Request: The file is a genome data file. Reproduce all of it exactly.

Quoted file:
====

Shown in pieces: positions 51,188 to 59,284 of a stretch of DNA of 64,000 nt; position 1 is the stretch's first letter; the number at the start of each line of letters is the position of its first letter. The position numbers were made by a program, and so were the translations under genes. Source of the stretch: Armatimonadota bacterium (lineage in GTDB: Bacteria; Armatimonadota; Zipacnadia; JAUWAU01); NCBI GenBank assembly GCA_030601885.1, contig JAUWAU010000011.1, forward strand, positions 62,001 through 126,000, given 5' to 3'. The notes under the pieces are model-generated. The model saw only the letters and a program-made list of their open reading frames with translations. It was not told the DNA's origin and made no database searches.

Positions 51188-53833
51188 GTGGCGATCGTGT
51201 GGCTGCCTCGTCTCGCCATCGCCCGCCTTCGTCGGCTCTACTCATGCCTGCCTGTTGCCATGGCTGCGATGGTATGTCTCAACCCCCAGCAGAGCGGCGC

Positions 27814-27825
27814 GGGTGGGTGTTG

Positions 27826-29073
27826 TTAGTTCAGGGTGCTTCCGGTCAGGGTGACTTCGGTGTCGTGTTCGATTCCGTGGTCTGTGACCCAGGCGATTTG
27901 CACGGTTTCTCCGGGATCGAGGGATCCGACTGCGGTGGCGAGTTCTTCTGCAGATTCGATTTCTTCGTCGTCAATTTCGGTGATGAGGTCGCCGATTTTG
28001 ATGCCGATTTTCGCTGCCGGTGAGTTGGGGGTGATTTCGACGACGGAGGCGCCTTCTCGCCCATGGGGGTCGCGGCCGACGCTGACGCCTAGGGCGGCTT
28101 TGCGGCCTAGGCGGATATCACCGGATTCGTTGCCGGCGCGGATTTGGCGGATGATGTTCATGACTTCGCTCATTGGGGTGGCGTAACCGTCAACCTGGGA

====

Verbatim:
Shown in pieces: positions 51,188 to 59,284 of a stretch of DNA of 64,000 nt; position 1 is the stretch's first letter; the number at the start of each line of letters is the position of its first letter. The position numbers were made by a program, and so were the translations under genes. Source of the stretch: Armatimonadota bacterium (lineage in GTDB: Bacteria; Armatimonadota; Zipacnadia; JAUWAU01); NCBI GenBank assembly GCA_030601885.1, contig JAUWAU010000011.1, forward strand, positions 62,001 through 126,000, given 5' to 3'. The notes under the pieces are model-generated. The model saw only the letters and a program-made list of their open reading frames with translations. It was not told the DNA's origin and made no database searches.

Positions 51188-53833
51188 GTGGCGATCGTGT
51201 GGCTGCCTCGTCTCGCCATCGCCCGCCTTCGTCGGCTCTACTCATGCCTGCCTGTTGCCATGGCTGCGATGGTATGTCTCAACCCCCAGCAGAGCGGCGC

Positions 27814-27825
27814 GGGTGGGTGTTG

Positions 27826-29073
27826 TTAGTTCAGGGTGCTTCCGGTCAGGGTGACTTCGGTGTCGTGTTCGATTCCGTGGTCTGTGACCCAGGCGATTTG
27901 CACGGTTTCTCCGGGATCGAGGGATCCGACTGCGGTGGCGAGTTCTTCTGCAGATTCGATTTCTTCGTCGTCAATTTCGGTGATGAGGTCGCCGATTTTG
28001 ATGCCGATTTTCGCTGCCGGTGAGTTGGGGGTGATTTCGACGACGGAGGCGCCTTCTCGCCCATGGGGGTCGCGGCCGACGCTGACGCCTAGGGCGGCTT
28101 TGCGGCCTAGGCGGATATCACCGGATTCGTTGCCGGCGCGGATTTGGCGGATGATGTTCATGACTTCGCTCATTGGGGTGGCGTAACCGTCAACCTGGGA